Live export is in the spotlight again as animal welfare and public sentiment take second place to the profits of a few key operators, writes Linda Paull.
IN 1985, the Senate Select Committee on Animal Welfare in its report, ‘The export of live sheep from Australia’ concluded that if a decision on the future of the trade were made on animal welfare grounds alone, there was enough evidence to stop the trade.
It appears that since 1985, not much has changed.
Earlier this year, the Government promised to review the live sheep trade from Australia during the hottest three months of the year. Animal protection groups and concerned citizens watched carefully, hopeful that this wouldn’t mean a scaling back of the ban on live sheep shipments from Australia to the Middle East during the heat of the northern summer.
But of course, the Australian Government once again proved itself incapable of acting in the interests of anyone besides a few vested interests when they decided to relax the ban in March this year.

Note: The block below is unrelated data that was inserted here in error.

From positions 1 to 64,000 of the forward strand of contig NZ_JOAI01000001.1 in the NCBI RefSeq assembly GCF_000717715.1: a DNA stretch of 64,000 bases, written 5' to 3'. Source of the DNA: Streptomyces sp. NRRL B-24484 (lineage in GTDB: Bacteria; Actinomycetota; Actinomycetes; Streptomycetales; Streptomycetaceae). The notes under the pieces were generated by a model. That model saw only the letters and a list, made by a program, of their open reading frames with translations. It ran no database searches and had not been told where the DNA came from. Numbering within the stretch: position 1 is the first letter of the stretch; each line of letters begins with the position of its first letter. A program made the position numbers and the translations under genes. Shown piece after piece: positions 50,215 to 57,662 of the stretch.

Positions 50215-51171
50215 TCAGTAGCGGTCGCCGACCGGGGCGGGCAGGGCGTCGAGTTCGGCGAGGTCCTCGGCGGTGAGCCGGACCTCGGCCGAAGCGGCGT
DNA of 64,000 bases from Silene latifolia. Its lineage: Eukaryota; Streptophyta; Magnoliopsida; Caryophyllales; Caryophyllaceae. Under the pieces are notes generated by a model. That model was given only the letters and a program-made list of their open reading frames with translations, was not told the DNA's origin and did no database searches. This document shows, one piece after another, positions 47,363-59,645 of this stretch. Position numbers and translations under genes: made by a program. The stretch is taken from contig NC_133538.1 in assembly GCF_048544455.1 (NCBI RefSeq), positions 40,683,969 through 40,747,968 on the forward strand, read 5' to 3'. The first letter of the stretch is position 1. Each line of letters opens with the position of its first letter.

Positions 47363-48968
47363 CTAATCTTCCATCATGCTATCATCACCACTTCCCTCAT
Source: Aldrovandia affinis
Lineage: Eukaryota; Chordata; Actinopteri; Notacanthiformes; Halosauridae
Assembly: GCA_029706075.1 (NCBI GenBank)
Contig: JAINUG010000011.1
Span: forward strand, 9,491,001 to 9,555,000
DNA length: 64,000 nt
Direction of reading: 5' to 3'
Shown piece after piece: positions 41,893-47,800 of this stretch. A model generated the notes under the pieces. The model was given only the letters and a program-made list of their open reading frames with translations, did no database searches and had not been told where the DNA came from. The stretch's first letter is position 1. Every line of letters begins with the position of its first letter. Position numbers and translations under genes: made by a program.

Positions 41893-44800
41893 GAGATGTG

“Despite extensive scientific evidence of the detrimental, often lethal, effects of heat stress for sheep on board live export ships, plus multiple investigations and exposés of the horrific conditions experienced by animals on board, it appears that once again animal welfare has been relegated below the profits of a few operators.”
Live export has been under public scrutiny for decades. And while the public is vehemently opposed to it, the Government seems to treat this as an obstacle to profit, rather than an indication that the industry lacks social licence.
According to a study carried out by Futureye, an overwhelming majority (95%) of the public is concerned about the treatment of farmed animals and considers farmed animal welfare in Australia to be an issue to some degree.
They found the issue that is of most concern to this vast majority of Australians is that of live export.
The report states:
‘When analysing the drivers of concern of farming in Australia in general, quantitative research results indicate that poor animal welfare standards of animals on export ships and poor animal welfare for Australian animals abroad rank as the highest drivers.’